BEAGLE: Biomass Enumerator and Geochemical/Limnological Explorer
BEAGLE is a project funded by NASA’s PSTAR program that will study the isolated, low biomass, yet remarkably diverse microbial community in the deep aquifer accessed through Wind Cave, Wind Cave National Park (WICA), South Dakota. The conditions of the lakes in this cave make them a unique analog environment for Europa. This project has the potential to obtain data of high scientific merit on microbial processes in the global manganese (Mn) geochemical cycle and carbon turnover, which will further the science and enable technological development for a variety of astrobiology targets. While the science side of this project is being spearheaded by PI Hazel Barton of the University of Alabama, Stone Aerospace is providing the technological development of the BEAGLE mobile science platform that will characterize the chemistry of the lakes and perform sampling operations.
Preliminary concept of BEAGLE Vehicle
Wind Cave is one of the oldest caves in the world, with the original cave-forming processes beginning almost 80 million years ago. At a depth of 122m, a series of lakes inundate almost a mile of cave passage, known as the Wind Cave Lakes (WCL). Rather than being of meteoric origin (i.e. rainwater that filtered down into the cave), the water in these lakes represents the Madison aquifer’s potentiometric surface.
Previous work by PI Hazel Barton in the WCL has revealed a fascinating ecosystem. While the water in the lakes contains among the lowest cell counts in the world, it also displays remarkable microbial diversity and is believed to be a Manganese-driven autotrophic system. This environment has many parallels to conditions believed to be present on ocean worlds such as Europa and Enceladus and is relevant to the study of manganese oxide as a potential astrobiological biosignature. However, the studies conducted to date have reached the limit of what is possible using commercial-off-the-shelf (COTS) components from the lake’s edge. The BEAGLE platform will allow for full physicochemical characterization of the WCL and strategic large-volume microbial sampling, greatly extending the possible research that can be conducted in this environment.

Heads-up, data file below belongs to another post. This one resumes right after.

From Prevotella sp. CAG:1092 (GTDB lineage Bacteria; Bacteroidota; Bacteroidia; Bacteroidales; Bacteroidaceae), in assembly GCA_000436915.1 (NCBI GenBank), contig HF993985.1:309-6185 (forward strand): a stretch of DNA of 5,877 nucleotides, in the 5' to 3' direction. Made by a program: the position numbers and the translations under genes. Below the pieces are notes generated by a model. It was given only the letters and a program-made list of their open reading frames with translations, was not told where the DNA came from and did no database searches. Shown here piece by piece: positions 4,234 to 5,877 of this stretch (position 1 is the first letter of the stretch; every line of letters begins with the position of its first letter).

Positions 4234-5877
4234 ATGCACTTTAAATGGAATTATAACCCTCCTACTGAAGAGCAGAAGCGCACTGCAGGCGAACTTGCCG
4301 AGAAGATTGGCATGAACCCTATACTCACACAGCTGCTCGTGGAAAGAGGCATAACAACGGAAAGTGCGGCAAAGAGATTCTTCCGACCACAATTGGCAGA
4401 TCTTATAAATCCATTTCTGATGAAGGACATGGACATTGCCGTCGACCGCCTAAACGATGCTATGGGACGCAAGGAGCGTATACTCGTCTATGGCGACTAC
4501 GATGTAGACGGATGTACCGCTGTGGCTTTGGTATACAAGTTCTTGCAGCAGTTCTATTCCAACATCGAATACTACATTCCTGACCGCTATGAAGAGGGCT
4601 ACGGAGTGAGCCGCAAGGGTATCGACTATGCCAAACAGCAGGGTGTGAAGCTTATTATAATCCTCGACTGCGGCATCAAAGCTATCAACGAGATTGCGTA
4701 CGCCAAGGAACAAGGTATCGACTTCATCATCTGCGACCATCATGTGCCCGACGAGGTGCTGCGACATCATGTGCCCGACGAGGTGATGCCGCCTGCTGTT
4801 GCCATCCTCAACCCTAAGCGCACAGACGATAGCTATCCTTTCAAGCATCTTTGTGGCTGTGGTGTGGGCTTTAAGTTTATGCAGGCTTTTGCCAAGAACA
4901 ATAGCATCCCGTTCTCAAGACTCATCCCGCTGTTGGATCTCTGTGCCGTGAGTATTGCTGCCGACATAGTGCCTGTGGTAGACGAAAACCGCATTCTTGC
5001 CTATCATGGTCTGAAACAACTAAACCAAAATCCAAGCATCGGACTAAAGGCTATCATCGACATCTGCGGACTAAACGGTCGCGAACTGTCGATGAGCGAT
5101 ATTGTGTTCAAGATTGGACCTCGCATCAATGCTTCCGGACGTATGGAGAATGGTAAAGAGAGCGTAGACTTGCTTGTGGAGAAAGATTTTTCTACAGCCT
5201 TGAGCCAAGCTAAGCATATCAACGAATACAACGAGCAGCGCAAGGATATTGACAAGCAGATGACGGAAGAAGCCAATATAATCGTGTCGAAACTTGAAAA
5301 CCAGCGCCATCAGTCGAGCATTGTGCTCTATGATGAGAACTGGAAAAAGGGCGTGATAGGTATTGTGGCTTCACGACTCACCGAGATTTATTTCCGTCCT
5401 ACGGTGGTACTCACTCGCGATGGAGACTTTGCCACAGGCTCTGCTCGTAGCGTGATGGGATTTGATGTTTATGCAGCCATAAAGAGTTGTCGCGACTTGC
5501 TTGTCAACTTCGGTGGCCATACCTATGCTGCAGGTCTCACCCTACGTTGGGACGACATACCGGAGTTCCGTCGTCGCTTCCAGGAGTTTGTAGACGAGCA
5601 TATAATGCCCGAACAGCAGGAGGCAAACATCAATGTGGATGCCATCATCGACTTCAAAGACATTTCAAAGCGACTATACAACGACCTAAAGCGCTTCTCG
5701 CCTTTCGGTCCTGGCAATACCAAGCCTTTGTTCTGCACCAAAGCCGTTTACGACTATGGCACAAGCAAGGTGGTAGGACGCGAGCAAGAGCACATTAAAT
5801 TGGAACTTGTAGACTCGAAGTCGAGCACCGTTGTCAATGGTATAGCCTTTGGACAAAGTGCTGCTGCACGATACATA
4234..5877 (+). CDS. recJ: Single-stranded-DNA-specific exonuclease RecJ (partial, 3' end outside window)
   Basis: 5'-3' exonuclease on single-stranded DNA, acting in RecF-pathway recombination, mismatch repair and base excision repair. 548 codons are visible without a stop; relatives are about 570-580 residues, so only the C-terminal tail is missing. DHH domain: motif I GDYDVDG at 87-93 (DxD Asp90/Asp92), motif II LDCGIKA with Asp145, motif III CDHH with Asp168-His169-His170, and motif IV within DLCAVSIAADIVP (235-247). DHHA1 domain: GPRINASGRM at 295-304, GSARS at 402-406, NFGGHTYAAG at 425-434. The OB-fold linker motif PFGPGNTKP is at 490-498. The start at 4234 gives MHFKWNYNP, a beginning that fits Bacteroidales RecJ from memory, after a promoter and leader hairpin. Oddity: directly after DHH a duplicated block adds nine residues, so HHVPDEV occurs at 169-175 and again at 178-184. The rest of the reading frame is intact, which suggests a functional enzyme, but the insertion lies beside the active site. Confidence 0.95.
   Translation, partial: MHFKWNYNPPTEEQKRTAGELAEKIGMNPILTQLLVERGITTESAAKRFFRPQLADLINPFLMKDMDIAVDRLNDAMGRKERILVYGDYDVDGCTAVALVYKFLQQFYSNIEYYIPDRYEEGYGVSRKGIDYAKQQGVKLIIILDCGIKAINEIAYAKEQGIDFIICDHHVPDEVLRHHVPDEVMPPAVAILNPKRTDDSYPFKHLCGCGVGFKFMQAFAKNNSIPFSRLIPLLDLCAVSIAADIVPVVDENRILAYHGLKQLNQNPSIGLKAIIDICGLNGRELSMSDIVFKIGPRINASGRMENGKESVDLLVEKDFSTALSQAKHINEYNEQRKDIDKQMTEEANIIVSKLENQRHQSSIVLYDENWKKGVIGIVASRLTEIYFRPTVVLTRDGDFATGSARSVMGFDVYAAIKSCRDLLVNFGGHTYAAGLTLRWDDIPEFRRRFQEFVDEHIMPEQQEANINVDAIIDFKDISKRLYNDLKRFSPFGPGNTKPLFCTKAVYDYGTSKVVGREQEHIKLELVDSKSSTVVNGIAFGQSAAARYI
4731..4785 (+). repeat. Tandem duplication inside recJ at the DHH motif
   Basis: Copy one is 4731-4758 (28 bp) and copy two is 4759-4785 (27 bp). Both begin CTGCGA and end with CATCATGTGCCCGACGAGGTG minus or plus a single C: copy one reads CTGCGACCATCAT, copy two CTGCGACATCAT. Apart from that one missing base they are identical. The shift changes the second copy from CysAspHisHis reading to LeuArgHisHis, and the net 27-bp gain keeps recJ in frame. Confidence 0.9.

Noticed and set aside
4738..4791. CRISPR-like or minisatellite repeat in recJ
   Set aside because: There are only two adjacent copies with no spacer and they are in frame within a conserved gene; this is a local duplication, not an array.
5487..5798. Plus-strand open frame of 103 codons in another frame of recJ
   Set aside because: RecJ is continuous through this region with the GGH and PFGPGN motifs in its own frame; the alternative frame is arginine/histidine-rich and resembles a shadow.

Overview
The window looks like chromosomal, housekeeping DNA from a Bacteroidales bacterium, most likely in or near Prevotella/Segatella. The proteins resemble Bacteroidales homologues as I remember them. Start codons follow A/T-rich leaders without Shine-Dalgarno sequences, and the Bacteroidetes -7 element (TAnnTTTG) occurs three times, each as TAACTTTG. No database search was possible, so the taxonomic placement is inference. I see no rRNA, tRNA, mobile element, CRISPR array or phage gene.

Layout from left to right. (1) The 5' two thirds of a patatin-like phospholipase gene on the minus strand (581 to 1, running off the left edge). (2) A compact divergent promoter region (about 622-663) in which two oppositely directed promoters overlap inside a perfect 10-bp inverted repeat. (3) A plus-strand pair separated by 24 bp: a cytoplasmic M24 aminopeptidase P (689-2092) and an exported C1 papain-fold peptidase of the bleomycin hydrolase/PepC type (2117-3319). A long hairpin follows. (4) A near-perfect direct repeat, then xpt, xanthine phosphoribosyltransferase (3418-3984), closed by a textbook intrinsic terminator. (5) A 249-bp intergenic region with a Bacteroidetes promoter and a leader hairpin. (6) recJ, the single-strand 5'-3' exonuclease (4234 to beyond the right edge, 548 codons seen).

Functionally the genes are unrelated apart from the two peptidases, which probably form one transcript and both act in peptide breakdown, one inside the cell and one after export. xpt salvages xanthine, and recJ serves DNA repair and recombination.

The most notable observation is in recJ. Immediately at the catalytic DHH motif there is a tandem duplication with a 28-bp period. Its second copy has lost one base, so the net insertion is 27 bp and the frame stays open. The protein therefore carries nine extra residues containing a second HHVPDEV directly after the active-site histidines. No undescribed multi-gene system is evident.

BEAGLE will be a semi-autonomous device that will map the lake and characterize the water chemistry in 3D, registered to a created map. Lake physiochemistry and cell counts will be obtained using a spooled instrument package that identifies sites for strategic large-volume, microbial sampling. BEAGLE will also employ a bi-directional low bandwidth wireless through-rock communication system to send data to the surface and receive instructions remotely.
Engineering development for the BEAGLE platform is currently underway. The platform will leverage existing technology developed by Stone Aerospace while meeting the sterilization requirements of COSPAR Category IV (Europa landing/Mars special region) Planetary Protection to allow operation within the lakes while protecting this unique environment.
A Challenging Environment
The isolation that makes the WCL a compelling site to study also makes it challenging to access. A trip to WCL involves crawling, climbing, and squeezing through approximately 3 km of cave, with passages as narrow as 22 cm, and is at least a 5-hour round trip for an experienced caver. Due to the restrictions and tight turns in many of the passages, all equipment will need to be transported in pieces, by hand, with final assembly occurring underground at the launch point.